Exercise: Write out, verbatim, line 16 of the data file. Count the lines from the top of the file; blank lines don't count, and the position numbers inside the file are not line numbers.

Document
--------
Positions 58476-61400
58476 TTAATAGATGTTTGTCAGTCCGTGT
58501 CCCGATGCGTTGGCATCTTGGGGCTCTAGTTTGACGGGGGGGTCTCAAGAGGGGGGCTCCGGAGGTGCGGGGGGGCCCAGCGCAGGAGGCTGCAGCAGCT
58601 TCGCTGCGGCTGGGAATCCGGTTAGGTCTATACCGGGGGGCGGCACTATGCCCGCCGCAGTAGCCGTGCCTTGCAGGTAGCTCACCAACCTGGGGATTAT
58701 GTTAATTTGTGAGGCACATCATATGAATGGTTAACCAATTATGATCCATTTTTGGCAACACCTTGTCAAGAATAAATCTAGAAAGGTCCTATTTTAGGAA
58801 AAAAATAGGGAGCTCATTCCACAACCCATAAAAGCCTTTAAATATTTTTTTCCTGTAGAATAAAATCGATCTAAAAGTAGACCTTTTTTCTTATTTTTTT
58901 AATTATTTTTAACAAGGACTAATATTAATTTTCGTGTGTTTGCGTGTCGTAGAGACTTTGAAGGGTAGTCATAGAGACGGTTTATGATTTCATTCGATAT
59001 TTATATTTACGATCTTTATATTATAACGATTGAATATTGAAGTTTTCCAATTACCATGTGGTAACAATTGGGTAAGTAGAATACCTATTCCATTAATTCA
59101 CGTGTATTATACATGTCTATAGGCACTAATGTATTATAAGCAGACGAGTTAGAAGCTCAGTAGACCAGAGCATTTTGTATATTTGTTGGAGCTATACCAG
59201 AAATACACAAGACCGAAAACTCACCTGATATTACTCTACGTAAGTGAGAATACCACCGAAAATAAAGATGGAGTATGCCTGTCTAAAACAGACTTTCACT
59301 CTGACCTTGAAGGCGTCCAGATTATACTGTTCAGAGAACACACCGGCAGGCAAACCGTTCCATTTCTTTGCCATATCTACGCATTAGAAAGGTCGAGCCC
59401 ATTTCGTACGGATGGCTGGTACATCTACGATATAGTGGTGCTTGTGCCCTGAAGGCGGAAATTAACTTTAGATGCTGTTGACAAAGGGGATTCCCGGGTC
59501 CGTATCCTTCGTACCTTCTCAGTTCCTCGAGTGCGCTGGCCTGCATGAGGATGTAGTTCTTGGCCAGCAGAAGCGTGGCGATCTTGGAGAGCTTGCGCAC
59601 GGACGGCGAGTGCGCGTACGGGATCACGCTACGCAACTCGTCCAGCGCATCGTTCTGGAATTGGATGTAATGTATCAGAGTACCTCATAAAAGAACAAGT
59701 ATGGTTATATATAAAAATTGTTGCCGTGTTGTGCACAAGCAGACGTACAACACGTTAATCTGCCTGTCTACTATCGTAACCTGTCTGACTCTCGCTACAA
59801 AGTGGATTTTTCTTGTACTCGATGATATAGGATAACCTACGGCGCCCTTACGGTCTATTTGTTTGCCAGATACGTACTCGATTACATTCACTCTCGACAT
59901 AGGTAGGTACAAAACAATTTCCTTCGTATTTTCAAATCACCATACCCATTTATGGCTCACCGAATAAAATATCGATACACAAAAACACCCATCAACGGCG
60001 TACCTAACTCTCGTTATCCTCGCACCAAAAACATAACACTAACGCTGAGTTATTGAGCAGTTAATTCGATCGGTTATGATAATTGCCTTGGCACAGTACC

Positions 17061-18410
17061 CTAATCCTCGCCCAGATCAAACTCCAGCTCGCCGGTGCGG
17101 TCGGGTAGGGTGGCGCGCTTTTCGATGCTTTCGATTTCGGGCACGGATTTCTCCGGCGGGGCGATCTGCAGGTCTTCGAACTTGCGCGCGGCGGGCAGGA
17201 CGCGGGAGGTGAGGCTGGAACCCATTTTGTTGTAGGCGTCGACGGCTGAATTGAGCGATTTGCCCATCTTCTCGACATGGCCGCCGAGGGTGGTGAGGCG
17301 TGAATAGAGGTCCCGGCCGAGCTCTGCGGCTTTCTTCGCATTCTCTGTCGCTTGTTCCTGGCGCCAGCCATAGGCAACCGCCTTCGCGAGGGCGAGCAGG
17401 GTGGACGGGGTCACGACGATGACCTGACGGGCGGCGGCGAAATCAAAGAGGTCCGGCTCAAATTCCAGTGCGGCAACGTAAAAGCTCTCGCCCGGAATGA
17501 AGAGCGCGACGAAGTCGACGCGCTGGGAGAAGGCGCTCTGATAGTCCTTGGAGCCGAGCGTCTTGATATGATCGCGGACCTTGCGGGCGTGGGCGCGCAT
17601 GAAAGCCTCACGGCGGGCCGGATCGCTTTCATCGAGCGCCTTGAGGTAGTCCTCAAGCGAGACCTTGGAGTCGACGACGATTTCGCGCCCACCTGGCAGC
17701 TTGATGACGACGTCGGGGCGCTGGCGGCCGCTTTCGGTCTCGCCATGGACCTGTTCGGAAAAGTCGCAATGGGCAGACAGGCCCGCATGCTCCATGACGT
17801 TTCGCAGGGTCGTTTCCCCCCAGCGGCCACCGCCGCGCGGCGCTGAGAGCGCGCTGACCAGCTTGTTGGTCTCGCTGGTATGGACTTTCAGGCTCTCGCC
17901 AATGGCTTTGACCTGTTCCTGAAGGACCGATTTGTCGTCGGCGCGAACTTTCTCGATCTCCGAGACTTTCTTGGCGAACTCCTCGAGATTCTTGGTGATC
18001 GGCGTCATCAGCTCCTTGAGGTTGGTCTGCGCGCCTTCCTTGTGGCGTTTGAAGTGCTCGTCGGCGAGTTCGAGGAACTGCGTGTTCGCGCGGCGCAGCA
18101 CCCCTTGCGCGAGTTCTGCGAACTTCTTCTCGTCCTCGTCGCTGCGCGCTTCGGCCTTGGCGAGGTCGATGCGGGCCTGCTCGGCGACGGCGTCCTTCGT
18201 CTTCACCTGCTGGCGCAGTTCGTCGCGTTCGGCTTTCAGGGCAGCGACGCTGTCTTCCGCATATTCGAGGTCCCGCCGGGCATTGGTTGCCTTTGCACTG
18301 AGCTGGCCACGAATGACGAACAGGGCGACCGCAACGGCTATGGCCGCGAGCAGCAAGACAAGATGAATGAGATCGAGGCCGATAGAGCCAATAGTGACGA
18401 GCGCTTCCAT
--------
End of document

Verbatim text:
59801 AGTGGATTTTTCTTGTACTCGATGATATAGGATAACCTACGGCGCCCTTACGGTCTATTTGTTTGCCAGATACGTACTCGATTACATTCACTCTCGACAT